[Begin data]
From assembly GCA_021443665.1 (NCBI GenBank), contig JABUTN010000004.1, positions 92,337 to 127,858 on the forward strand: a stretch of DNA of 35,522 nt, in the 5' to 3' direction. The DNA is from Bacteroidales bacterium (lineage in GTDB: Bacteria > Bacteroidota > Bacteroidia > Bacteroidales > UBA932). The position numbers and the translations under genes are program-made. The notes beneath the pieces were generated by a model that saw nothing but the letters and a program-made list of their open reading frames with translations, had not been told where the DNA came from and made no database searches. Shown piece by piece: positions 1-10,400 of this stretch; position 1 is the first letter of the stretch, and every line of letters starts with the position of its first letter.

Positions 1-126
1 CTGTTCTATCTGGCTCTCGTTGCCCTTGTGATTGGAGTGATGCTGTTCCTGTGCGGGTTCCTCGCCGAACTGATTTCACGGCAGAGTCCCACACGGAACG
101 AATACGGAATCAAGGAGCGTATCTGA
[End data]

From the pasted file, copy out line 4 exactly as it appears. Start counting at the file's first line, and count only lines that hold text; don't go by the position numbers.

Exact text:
101 AATACGGAATCAAGGAGCGTATCTGA